Section 2: 

Brainstorm a Solution

Ellen Su, Chief Product Officer of Wellinks, a digitally enabled virtual care management solution for chronic obstructive pulmonary disease (COPD), explained the brainstorming process her team took. Her team devised over a hundred ideas to figure out how to best aid people living with chronic respiratory disease. They wrote ideas on sticky notes and placed them on a board. Collaboratively, the team assessed the ideas one-by-one until they were finally left with a single solution.

Below, we have briefly outlined a non-exhaustive list of other brainstorming strategies that may help you get started:

It will be useful to consider a variety of solutions to a problem initially, but you must determine what solution is most feasible based on your own expertise, the amount of time you can devote, the type of talent you can attract, and so forth. Further evaluate these solutions on the basis of a key criteria:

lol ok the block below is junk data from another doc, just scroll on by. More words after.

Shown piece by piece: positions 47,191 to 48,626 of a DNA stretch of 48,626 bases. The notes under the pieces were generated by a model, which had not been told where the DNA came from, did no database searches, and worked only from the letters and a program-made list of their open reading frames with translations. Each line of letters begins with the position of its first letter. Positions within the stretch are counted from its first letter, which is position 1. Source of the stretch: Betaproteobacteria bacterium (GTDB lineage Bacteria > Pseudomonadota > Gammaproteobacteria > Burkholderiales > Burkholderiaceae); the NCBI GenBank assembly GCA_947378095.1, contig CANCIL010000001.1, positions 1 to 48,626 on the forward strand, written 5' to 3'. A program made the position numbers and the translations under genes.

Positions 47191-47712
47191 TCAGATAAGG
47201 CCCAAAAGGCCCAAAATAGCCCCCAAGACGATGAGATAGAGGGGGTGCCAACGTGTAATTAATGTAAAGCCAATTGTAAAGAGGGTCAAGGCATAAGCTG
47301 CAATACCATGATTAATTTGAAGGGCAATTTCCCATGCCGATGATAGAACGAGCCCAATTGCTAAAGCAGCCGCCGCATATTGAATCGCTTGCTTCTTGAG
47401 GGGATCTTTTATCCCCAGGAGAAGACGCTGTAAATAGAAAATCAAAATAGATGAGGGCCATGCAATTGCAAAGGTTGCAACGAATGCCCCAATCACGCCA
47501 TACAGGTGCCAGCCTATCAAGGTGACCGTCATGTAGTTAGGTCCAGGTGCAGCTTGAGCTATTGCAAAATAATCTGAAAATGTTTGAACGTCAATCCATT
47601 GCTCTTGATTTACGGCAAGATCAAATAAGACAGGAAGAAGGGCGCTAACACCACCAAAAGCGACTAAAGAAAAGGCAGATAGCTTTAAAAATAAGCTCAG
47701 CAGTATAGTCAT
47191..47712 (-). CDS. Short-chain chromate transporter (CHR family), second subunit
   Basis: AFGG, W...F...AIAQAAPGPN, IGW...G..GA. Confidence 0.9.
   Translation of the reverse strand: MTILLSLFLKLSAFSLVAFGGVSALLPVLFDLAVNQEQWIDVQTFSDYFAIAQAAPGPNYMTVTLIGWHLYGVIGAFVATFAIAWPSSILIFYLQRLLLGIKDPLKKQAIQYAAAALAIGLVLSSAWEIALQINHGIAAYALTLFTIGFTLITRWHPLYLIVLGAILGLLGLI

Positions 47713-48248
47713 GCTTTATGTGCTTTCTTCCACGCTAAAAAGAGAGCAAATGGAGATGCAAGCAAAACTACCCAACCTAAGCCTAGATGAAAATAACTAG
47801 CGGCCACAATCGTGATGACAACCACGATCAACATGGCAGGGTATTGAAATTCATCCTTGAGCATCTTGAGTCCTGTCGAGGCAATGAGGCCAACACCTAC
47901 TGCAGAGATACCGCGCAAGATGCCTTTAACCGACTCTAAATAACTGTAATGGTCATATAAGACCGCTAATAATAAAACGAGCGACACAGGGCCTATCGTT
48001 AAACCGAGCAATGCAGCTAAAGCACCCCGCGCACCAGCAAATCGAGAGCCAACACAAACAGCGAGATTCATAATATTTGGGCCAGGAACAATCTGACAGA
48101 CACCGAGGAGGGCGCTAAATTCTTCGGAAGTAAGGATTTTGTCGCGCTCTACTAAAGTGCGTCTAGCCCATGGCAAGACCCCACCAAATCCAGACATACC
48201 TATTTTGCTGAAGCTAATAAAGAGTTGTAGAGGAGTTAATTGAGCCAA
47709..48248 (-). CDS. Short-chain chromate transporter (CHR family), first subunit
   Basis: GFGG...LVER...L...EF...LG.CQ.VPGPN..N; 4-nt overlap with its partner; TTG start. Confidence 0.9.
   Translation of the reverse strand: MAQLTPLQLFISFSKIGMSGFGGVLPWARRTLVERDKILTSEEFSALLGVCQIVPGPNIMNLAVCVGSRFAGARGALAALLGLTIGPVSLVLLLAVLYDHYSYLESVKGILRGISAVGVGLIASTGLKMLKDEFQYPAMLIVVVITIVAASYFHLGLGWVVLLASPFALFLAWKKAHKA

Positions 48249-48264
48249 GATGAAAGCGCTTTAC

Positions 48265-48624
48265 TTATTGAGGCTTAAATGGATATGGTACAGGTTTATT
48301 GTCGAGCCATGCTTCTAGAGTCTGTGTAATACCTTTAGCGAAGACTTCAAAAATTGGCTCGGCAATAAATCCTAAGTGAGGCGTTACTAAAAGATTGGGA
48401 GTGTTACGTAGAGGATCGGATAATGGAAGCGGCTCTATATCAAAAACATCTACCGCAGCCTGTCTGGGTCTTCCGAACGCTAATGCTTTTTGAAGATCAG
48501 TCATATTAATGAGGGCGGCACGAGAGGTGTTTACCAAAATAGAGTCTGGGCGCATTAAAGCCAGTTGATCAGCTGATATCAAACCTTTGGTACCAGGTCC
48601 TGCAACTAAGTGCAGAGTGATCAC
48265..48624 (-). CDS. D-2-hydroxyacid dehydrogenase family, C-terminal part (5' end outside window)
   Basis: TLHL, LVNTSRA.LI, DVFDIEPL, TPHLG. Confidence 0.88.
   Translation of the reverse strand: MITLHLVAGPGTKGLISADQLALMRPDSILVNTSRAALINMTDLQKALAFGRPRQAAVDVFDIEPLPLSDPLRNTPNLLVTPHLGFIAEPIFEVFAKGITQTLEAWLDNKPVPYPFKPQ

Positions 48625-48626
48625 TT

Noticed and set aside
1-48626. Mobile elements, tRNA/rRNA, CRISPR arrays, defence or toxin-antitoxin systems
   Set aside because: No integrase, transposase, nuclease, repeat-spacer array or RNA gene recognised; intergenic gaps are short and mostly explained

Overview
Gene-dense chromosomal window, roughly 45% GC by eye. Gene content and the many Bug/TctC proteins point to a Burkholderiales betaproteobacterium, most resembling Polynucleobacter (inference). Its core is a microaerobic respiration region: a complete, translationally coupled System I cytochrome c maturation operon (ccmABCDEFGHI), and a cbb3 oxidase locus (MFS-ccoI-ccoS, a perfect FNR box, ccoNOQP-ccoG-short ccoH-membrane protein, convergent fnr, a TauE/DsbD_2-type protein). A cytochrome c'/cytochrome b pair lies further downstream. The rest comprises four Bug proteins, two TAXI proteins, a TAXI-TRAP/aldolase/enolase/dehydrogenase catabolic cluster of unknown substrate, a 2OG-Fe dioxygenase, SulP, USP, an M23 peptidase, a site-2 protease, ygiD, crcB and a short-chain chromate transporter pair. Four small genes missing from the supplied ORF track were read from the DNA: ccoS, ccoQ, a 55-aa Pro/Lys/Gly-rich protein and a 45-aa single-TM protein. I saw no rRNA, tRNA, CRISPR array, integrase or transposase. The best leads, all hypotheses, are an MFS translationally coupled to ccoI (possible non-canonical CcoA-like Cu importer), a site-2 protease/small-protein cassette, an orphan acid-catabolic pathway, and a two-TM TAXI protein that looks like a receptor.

With a question and potential solution in hand, it is now time to leverage strategic frameworks that will enable you to quickly and easily reframe your solution into a business. 

Specifically, the Business Model Canvas comprised of nine boxes, allows you to visualize the core elements of your business. The canvas is segregated by focus on external and internal factors: the right side focuses on the customer whereas the left side focuses on the business. Here, we will briefly outline the nine constituents, but in the subsequent posts, we will spend a lot of time diving into how to define and evaluate the relationship between your solution (i.e. your product or service), Customer Segments (i.e. who your product or service is for), Value Proposition (i.e., why the customer cares about your product or service), and the relationship between the two (i.e. otherwise known as Product/Market Fit). These are the most important parts of the model at this stage of venture creation.

For more detailed information, we recommend reading Steve Blank’s The Startup Owner’s Manual: The Step-By-Step Guide for Building a Great Company, Eric Ries’ The Lean Startup, and Alexander Osterwalder’s handbook, Business Model Generation